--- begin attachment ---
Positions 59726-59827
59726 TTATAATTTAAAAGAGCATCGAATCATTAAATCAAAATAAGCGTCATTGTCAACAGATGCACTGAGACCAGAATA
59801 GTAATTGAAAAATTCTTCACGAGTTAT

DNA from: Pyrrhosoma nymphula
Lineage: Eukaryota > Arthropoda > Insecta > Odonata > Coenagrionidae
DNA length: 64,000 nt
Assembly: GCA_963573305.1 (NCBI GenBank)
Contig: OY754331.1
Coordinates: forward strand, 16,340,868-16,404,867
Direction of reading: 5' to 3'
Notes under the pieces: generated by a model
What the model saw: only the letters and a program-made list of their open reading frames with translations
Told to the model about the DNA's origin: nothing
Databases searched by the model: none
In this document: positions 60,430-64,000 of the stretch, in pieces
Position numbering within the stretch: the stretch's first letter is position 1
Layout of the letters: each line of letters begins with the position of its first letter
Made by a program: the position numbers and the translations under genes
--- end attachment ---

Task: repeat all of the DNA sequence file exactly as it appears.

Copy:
Positions 59726-59827
59726 TTATAATTTAAAAGAGCATCGAATCATTAAATCAAAATAAGCGTCATTGTCAACAGATGCACTGAGACCAGAATA
59801 GTAATTGAAAAATTCTTCACGAGTTAT

DNA from: Pyrrhosoma nymphula
Lineage: Eukaryota > Arthropoda > Insecta > Odonata > Coenagrionidae
DNA length: 64,000 nt
Assembly: GCA_963573305.1 (NCBI GenBank)
Contig: OY754331.1
Coordinates: forward strand, 16,340,868-16,404,867
Direction of reading: 5' to 3'
Notes under the pieces: generated by a model
What the model saw: only the letters and a program-made list of their open reading frames with translations
Told to the model about the DNA's origin: nothing
Databases searched by the model: none
In this document: positions 60,430-64,000 of the stretch, in pieces
Position numbering within the stretch: the stretch's first letter is position 1
Layout of the letters: each line of letters begins with the position of its first letter
Made by a program: the position numbers and the translations under genes